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Nissim Ezekiel Night of the Scorpion: India, a land of great poets, often ignores its mainstream poets and the regional poet, Bijay Kant Dubey is such a name.
Dear readers, Literarism is happy to have an association with a writer like that of Dubey. Kindly show your love and attraction to the Poet Dubey. Nissim Ezekiel Article Written by Bijay Kant Dubey, a famous regional poet The poet remembers the night when his mother was bitten by a scorpion as for the steady rain of ten hours would have driven it to crawl beneath a knapsack of rice to do this daredevilry and cause of unnecessary woe and affliction.
Parting the poison-flash of his diabolic tail in the dark room, it risked the rain again and fled from. Thereafter the tragedy, incident, happening, the peasants started coming in flocks to see his mother struck down in affliction.
Buzzing the names of gods a hundred times came they to see her wishing early recovery and relief from suffering.
With the candles and oil lamps burning dimly and flickering abnormally, casting shadows over the mud-baked walls, came they foreboding good words of benediction and bliss. They searched for the evil one, the devilish and demoniac creature, but found it not hiding in around, gone after the satanic inject of pain.
With the names of the gods on the tongue, they searched in vain for the monster, the evil one, we mean the scorpion which bit the mother of the poet.
They said it that the scorpion be there where it lay resting. The movement of it might have the impact on the blood of the mother if the dragon moved it further. They wished let it be so, as had been ordained otherwise. Again, they added the sins of her previous be diminished as per Hindu view of life.
It happened as it had been in her fate and it had to happen. None could check it. This is but fate, lot, luck or destiny. Let it be balanced.
It had been raining endlessly and the people had been all around the place with the mother lying at the centre whereas the discussions continuing with regard to the karmic effect, bhoga, papa-punya and pryaschita repentance.
Nissim as an alien insider was partaking all that just as a silent listener, not participating in that, just watching it all happening around. They had been talking and he had been hearing the talks.
Proposition and disposition went on following one by one. He saw then agreeing, questioning and coming to a conclusion. This body of flesh and blood needs to be purified, our evils to be purged out.
Our karma and dharma need to be balanced. What we do we are accountable for, whether we accept it or not. Sin and virtue need to be balanced. A penance is a must for that; a repentance for it.
Let her suffering decrease. Let the poison purify this body of flesh and desire. There had been more and more men, more and more candles burning, more and more insects flying around.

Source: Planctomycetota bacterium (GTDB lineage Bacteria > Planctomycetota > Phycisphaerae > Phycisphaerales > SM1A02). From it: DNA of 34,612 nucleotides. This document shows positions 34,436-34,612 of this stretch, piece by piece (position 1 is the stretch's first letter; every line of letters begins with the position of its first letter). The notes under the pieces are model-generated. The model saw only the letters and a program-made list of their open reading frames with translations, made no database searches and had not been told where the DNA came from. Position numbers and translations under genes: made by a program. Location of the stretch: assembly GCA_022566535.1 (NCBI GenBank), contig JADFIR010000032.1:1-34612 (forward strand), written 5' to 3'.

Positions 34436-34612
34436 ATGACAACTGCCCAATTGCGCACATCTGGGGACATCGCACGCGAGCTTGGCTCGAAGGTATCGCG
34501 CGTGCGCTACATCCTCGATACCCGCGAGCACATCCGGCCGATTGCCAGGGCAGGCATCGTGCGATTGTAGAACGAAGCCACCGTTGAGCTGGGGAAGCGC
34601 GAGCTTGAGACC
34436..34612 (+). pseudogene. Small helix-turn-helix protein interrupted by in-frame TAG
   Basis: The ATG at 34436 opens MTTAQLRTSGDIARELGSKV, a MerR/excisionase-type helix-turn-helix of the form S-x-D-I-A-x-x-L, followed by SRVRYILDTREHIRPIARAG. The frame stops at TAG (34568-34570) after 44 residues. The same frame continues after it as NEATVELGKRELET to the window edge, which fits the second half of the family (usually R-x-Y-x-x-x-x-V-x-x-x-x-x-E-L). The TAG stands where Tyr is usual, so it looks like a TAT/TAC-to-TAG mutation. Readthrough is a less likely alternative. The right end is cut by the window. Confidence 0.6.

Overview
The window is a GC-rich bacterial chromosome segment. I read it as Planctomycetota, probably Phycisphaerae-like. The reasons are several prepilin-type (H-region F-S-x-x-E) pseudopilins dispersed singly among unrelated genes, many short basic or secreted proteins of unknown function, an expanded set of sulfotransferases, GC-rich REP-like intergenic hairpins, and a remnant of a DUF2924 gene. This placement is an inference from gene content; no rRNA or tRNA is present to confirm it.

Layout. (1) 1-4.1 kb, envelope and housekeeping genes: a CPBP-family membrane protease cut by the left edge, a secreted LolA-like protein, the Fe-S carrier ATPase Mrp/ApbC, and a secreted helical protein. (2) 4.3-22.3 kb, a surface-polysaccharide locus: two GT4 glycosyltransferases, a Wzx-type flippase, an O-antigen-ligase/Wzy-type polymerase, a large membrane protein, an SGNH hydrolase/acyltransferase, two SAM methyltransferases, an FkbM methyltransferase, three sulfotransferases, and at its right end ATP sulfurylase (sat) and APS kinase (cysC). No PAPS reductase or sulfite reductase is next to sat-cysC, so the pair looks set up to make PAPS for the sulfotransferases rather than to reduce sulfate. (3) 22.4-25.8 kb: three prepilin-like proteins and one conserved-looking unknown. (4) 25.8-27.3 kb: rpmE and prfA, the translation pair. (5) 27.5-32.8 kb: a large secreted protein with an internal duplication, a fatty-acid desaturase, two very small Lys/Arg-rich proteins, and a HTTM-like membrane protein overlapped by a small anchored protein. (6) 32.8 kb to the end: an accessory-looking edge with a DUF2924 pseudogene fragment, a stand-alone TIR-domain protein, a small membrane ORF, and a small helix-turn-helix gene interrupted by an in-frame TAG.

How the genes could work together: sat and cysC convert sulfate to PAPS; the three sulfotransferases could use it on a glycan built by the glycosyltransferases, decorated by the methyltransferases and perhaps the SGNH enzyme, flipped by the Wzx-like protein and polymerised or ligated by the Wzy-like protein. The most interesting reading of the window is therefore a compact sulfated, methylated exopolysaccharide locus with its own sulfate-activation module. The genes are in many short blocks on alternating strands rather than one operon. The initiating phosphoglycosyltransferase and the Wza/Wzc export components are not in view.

Sitting around the mother, they went on taking the names of gods, praying to in utter submission, wishing benediction for her. The mother had been in pain twisting and twisting the body, groaning with miserably.
His father a sceptic and rationalist he had his own to try to as poured a little paraffin oil on the bitten toe and lit it with a match and thereafter the flames feeding on and he saw it as being a spectator of all that events. Again to his curiosity, he saw the holy man performing the rites, the exorcist trying to tame the poison, the herbalist applying the herbal paste on the bitten toe.
But after the expiry of the twenty hours, the sting lost its power and she returned to normalcy. But when she came to her senses, she thanked God for choosing her, not her children and even sparing them.
Night of the Scorpion is not a poem, but a drama piece and it can be dramatized as such is the spectacle, an ordinary Indian scene turned into a poetic presentation so simply, so beautifully.
Night of the Snake not, but Night of the Scorpion is the title. Had the former been, it would have been horrible and terrible, but Night of the Scorpion is lighter. The scorpion, steady rain, diabolic tail, crawl beneath a sack of rice, dark room, giant shadows, mud-baked walls, sins of previous birth, misfortunes of next birth, sum of all evil, etc.
The poem is a narrative no doubt, a dramatic spectacle, tamasha, a philosophical discourse on Indian karma and dharma, papa and punya contradicted with the rationalism and science background of his father. I remember the night my mother was stung by a scorpion.Nissim Ezekiel’s Latter-Day Psalms: His Religious and Philosophical Speculations By Dr.
Pallavi Srivastava The depiction of Indian experience by Indian poets writing in English must not be confused with. Nissim Ezekiel (–) was born in Mumbai. He is today perhaps the best known Indian poet to have written in English. He had his education at Wilson College, Bombay and later at Birbeck College - London.
A professor of American Literature at Bombay University, Ezekiel has written several poems and some plays. Dec 15, · ‘The Second Candle’ - Nissim Ezekiel’s hand-written version, shared by his daughter Kavita on social media. (Photo Courtesy: Facebook/ Mendonca Alan Kavita)Author: Indira Basu.
Download this file. lines ( with data), kB. The poem is extracted from Nissim Ezekiel’s forth volume of poems that appeared in under the name The Exact Name.
Here, Ezekiel tries to analyze the creative process of the poet, and makes an attempt at defining it. KompoZer /.autoregKompoZer /leslutinsduphoenix.compoZer /leslutinsduphoenix.comp://leslutinsduphoenix.com ftp://leslutinsduphoenix.com .